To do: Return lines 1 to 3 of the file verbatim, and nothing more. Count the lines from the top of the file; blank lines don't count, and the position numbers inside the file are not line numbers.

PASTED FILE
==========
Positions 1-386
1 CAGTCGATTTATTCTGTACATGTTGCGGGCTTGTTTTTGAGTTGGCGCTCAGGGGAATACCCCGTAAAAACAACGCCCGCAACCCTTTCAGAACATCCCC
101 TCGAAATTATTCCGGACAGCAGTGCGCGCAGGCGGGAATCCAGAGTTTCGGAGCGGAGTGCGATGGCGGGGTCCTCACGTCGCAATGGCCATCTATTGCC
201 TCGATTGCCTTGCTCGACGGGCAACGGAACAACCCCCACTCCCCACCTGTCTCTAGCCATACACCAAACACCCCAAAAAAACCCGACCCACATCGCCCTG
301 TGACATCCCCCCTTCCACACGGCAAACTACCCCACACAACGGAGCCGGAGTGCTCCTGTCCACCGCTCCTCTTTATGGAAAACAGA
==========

Positions 1-386
1 CAGTCGATTTATTCTGTACATGTTGCGGGCTTGTTTTTGAGTTGGCGCTCAGGGGAATACCCCGTAAAAACAACGCCCGCAACCCTTTCAGAACATCCCC
101 TCGAAATTATTCCGGACAGCAGTGCGCGCAGGCGGGAATCCAGAGTTTCGGAGCGGAGTGCGATGGCGGGGTCCTCACGTCGCAATGGCCATCTATTGCC